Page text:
JustOneMorePet

Every Pet Deserves A Good Home…

Shelters Full of Chihuahuas

By FIELDING BUCK
The Press-Enterprise
 

“Beverly Hills Chihuahua,” which earned $29 million over the weekend and topped the Inland box office, is alarming some animal advocates who fear it will lead to an upswing in abandonment.

“I’m appalled by this movie,” said Meredith Brittain, who runs a small pet-rescue operation in Devore.

Rescuers say they were already overrun with abandoned Chihuahuas because of the stalled economy’s impact on pet owners and media overexposure to the breed from Taco Bell commercials and Paris Hilton paparazzi shots.

The arrival of an eye-poppingly cute Disney picture filled with talking critters is the equivalent of one more bank closure, they say.

“It’s been the worst year ever,” said Ann Pollock, of a San Diego County Chihuahua rescue operation.

Experts urge people who may be thinking about getting a Chihuahua to adopt at a shelter or rescue agency instead of breeders, stores or online ads. People who have seen “Beverly Hills Chihuahua” say it may send a positive message about abandoned animals. The title character is homeless after being stolen.

      

Carrie Rosema / The Press-Enterprise
Shelter officials say people interested in adopting Chihuahuas do their research and don’t judge animals solely on looks.

Both its canine leads were adopted by the film’s animal trainer. Rusco, the male who plays Papi, was saved from Moreno Valley Animal Shelter in November 2006, after his owner refused to claim him.

“Fantastic movie! I loved it,” said Denise Raymond, office supervisor for animal services, who went over the weekend just to see Rusco’s big debut.

The fear, however, is that the film will cause a repeat of what happened in 1996 when Disney released its live-action “101 Dalmatians.” Filmgoers rushed out to purchase purebred puppies they quickly found they didn’t want.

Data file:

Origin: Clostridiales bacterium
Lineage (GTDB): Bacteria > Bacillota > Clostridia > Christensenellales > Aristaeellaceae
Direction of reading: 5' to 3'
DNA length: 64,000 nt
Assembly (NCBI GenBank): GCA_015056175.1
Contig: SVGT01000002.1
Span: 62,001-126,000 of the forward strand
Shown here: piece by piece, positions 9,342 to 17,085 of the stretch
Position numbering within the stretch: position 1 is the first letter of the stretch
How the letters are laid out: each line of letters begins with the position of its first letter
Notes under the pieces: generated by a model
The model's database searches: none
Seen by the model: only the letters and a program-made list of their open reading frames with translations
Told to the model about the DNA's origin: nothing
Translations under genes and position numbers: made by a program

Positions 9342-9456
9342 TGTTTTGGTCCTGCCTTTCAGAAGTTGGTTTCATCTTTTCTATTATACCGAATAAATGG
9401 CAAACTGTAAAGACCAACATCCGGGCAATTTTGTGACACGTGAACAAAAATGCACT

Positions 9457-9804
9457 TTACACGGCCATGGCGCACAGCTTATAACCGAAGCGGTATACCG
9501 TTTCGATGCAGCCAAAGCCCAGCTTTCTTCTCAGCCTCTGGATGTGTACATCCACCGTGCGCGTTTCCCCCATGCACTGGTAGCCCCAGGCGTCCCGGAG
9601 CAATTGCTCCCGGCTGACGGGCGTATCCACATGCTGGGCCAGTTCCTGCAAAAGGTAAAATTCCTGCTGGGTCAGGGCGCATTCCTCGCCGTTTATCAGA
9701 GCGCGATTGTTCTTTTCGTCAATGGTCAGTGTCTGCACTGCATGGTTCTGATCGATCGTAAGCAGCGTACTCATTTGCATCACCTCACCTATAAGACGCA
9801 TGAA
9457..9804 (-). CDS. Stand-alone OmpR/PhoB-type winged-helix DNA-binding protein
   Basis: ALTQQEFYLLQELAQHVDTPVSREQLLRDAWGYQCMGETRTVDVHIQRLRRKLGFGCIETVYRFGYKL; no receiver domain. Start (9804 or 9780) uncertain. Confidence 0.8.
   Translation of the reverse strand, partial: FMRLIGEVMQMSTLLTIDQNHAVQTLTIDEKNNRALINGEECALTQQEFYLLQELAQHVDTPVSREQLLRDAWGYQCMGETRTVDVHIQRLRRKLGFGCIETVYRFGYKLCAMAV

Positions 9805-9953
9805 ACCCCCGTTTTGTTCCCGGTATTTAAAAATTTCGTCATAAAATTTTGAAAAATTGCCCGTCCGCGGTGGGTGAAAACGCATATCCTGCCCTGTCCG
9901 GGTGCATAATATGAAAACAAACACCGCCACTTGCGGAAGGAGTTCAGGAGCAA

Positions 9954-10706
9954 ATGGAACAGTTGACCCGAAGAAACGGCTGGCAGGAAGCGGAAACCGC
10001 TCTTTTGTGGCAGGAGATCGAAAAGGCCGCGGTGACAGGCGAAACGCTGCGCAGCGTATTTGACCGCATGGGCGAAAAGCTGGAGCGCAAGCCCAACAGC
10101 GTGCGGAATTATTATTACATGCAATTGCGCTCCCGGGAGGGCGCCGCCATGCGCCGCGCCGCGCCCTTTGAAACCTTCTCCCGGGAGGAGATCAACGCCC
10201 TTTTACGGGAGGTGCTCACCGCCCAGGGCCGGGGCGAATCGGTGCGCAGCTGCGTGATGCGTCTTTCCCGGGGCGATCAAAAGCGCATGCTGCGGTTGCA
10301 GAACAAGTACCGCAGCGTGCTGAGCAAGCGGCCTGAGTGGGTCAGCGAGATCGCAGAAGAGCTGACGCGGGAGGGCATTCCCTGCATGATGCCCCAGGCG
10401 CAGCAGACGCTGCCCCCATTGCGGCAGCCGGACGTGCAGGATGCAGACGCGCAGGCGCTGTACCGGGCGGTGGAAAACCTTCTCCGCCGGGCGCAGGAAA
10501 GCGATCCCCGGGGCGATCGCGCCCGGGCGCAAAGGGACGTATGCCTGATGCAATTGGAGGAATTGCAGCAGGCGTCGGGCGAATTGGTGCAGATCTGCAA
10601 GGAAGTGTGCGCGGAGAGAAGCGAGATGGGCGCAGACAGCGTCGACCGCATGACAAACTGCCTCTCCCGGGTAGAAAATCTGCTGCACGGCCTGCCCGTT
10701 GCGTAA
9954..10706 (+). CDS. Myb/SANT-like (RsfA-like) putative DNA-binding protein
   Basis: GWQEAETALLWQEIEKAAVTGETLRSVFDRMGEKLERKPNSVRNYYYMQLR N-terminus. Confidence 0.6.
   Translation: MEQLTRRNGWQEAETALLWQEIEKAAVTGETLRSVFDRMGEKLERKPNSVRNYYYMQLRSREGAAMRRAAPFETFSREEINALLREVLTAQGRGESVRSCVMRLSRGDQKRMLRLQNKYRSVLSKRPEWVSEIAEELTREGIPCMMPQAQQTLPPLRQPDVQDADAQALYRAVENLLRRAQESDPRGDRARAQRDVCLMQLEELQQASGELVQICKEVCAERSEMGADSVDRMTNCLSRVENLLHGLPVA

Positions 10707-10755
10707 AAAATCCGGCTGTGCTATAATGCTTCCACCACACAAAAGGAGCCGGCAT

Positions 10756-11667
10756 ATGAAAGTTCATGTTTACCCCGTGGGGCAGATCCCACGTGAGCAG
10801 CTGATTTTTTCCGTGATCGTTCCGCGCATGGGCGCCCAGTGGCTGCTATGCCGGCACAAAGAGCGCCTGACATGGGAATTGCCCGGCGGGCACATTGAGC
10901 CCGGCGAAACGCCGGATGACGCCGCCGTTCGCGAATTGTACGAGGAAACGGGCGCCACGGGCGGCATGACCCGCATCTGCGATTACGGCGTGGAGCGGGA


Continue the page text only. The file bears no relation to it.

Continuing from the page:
Brittain said problems begin with buying instead of adopting.

“They buy puppies. They dump them when they turn into dogs.”

Brittain fears people will see “Beverly Hills Chihuahua,” go out and buy a male and female and then try to sell the resulting litter at $50 a pup.

      

Experts urge people who may be thinking about getting a Chihuahua to adopt at a shelter or rescue agency instead of stores.

She said a “flood of unwanted dogs” has created gridlock in the rescue system. If potential owners are waiting, then rescuers can’t place the dogs.

“We’re doing this out of our grocery money, most of us,” Brittain added.

She said can she can only handle one or two dogs at a time and does not publicize her activities because if she did she would get eight to 10 calls a day.

There is a high percentage of Chihuahuas in the animal-rescue system, experts say.

Kathleen Summers, program assistant, for puppy mills with the Humane Society of the United States, said that when the organization heard about the “Beverly Hills Chihuahua, it did an informal survey of Southern California shelters.

“Almost all of them said they were the most common breed they rescue.” She said five had Chihuahuas come in on the day of the call.

Rescue Me… Please!
      

Carrie Rosema / The Press-Enterprise
Stacie Gendreaux, of the Riverside County Department of Animal Services, holds a Chihuahua.